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Association Between Molecular Subtypes of Colorectal Tumors and Patient Survival, Based on Pooled Analysis of 7 International Studies.
Pubmed ID
32088204 (View this publication on the PubMed website)
Digital Object Identifier
Gastroenterology. 2020 Jun; Volume 158 (Issue 8): Pages 2158-2168.e4

Phipps AI, Alwers E, Harrison T, Banbury B, Brenner H, Campbell PT, Chang-Claude J, Buchanan D, Chan AT, Farris AB, Figueiredo JC, Gallinger S, Giles GG, Jenkins M, Milne RL, Newcomb PA, Slattery ML, Song M, Ogino S, Zaidi SH, Hoffmeister M, Peters U


BACKGROUND AND AIMS: The heterogeneity among colorectal tumors is probably due to differences in developmental pathways and might associate with patient survival times. We studied the relationship among markers of different subtypes of colorectal tumors and patient survival.

METHODS: We pooled data from 7 observational studies, comprising 5010 patients with colorectal cancer. All the studies collected information on microsatellite instability (MSI), CpG island methylator phenotype (CIMP), and mutations in KRAS and BRAF in tumors. Tumors with complete marker data were classified as type 1 (MSI-high, CIMP-positive, with pathogenic mutations in BRAF but not KRAS), type 2 (not MSI-high, CIMP-positive, with pathogenic mutations in BRAF but not KRAS), type 3 (not MSI-high or CIMP, with pathogenic mutations in KRAS but not BRAF), type 4 (not MSI-high or CIMP, no pathogenic mutations in BRAF or KRAS), or type 5 (MSI-high, no CIMP, no pathogenic mutations in BRAF or KRAS). We used Cox regression to estimate hazard ratios (HR) and 95% confidence intervals (CIs) for associations of these subtypes and tumor markers with disease-specific survival (DSS) and overall survival times, adjusting for age, sex, stage at diagnosis, and study population.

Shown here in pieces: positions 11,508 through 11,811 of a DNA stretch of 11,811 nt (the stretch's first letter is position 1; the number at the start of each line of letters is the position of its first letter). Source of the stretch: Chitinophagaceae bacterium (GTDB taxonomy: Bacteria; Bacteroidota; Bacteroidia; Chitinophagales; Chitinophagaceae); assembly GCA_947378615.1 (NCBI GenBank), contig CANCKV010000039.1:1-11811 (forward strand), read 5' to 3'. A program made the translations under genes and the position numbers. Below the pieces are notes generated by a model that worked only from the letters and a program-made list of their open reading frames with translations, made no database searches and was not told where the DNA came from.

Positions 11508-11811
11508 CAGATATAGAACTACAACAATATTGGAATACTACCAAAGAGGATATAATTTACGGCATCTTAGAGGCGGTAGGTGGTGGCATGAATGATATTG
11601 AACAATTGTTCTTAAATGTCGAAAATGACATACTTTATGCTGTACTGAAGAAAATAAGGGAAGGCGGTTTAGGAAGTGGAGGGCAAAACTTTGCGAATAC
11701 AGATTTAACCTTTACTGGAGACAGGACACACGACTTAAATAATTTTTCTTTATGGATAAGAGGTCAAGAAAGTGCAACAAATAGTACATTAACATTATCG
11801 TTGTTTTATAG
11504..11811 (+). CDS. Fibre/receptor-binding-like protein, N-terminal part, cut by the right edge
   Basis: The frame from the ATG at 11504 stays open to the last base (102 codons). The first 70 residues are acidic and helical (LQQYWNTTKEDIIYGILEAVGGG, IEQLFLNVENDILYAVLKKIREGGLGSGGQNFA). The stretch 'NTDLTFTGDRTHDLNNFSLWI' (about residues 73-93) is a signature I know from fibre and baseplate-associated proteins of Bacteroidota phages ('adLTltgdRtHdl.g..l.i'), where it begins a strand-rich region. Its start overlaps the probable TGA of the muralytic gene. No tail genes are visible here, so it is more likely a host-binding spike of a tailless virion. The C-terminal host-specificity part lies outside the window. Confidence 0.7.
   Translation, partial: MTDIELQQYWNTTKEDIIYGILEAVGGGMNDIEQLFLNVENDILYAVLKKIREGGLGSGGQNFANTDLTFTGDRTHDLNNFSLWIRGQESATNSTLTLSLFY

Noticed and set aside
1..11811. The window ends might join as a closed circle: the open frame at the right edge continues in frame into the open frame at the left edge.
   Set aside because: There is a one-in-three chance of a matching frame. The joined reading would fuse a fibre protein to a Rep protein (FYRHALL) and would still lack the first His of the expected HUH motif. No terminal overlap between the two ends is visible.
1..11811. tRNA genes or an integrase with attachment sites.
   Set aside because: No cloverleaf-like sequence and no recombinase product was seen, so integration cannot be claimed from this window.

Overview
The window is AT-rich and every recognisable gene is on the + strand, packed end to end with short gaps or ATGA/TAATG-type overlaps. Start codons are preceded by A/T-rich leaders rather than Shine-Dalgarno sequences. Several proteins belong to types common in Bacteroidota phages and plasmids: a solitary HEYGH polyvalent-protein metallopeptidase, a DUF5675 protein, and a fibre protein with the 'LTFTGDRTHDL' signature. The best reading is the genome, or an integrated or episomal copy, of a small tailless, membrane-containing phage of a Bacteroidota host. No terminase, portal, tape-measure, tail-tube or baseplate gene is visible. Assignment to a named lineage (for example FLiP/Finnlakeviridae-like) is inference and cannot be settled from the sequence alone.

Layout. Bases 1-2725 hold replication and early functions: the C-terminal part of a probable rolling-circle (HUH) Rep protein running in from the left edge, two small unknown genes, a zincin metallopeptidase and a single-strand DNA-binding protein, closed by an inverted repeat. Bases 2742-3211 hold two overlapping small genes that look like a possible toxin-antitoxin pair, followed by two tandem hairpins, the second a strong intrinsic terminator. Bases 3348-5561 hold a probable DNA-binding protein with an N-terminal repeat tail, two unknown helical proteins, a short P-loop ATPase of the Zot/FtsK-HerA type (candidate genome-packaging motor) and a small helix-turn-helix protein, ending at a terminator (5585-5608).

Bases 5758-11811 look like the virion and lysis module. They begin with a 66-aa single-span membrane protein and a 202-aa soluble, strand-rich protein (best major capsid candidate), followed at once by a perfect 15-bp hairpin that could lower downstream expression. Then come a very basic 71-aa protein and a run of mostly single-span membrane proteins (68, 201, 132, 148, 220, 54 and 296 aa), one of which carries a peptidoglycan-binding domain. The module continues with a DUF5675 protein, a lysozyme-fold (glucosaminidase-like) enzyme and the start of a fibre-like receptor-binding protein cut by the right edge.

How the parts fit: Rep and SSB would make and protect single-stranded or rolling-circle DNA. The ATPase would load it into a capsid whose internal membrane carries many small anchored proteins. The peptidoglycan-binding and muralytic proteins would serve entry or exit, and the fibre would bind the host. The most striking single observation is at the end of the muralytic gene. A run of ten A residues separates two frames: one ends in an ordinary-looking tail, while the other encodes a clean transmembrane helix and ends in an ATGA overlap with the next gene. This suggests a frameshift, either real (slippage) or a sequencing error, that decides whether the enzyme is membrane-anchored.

RESULTS: Patients with type 2 colorectal tumors had significantly shorter time of DSS than patients with type 4 tumors (HRDSS 1.66; 95% CI 1.33-2.07), regardless of sex, age, or stage at diagnosis. Patients without MSI-high tumors had significantly shorter time of DSS compared with patients with MSI-high tumors (HRDSS 0.42; 95% CI 0.27-0.64), regardless of other tumor markers or stage, or patient sex or age.

CONCLUSIONS: In a pooled analysis of data from 7 observational studies of patients with colorectal cancer, we found that tumor subtypes, defined by combinations of 4 common tumor markers, were associated with differences in survival time. Colorectal tumor subtypes might therefore be used in determining patients' prognoses.

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